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Sir Charles Lock Eastlake (1793-1865), Painter; President of the Royal Academy and Director of the National Gallery

Sitter associated with 15 portraits
Artist associated with 2 portraits
As one of the first painters to arrive in Italy after the Continent reopened in 1815, Eastlake came to dominate the British colony of artists that existed in Rome during the late 1810s-1820s, and was the driving force behind the establishment of the British academy in Rome. Most days, he would spend dangerously long hours sketching the campagna and its people in the sun, and was consequently nicknamed Carlo the Salamander by his artist-friends. He would later become President of the Royal Academy in 1850, and the first Director of the new National Gallery in 1855. Eastlake was also secretary of the Fine Arts Commission, and published several works relating to art criticism and techniques.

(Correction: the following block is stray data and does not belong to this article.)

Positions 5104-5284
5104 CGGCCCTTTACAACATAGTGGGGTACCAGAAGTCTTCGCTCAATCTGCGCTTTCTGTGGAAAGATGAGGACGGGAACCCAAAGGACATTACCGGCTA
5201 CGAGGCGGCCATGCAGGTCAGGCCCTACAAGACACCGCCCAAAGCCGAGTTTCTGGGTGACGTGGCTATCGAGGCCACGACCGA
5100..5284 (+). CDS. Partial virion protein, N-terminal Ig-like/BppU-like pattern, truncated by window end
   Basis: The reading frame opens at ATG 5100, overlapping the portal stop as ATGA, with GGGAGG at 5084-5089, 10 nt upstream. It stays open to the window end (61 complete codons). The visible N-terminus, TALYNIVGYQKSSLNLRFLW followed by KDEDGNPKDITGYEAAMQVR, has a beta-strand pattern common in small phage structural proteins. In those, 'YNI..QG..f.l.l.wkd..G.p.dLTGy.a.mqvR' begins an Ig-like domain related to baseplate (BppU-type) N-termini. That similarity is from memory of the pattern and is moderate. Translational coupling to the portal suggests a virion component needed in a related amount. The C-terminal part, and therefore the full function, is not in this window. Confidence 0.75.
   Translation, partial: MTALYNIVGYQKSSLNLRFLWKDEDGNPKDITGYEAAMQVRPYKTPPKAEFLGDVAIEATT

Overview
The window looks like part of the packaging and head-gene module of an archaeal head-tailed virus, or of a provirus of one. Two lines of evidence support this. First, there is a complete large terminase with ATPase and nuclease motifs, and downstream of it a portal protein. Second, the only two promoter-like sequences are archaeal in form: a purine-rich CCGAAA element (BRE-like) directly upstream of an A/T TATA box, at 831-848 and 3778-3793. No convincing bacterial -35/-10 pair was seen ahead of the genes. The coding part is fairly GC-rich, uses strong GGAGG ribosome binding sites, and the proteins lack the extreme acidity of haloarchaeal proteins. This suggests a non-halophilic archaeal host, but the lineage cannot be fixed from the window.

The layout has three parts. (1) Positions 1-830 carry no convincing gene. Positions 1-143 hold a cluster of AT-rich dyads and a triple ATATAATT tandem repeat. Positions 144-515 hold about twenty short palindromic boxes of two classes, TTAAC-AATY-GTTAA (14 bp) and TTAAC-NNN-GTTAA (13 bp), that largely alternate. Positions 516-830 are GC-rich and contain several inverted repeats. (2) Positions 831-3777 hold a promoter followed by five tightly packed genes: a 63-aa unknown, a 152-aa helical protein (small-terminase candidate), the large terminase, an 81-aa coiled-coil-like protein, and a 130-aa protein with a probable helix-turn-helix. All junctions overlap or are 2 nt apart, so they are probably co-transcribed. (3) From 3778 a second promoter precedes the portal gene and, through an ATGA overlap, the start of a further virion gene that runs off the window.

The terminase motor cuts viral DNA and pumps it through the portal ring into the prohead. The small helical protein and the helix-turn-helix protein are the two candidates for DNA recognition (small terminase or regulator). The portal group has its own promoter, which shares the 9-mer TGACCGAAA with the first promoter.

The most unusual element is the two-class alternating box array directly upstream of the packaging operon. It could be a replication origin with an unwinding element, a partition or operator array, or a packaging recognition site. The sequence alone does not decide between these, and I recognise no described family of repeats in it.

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St Peter's, Rome

attributed to Sir Charles Lock Eastlake
brown wash and pencil, 1825
NPG 3944(2)


Neapolitan mother and child

possibly by Sir Charles Lock Eastlake
brown wash, 1825
NPG 3944(25)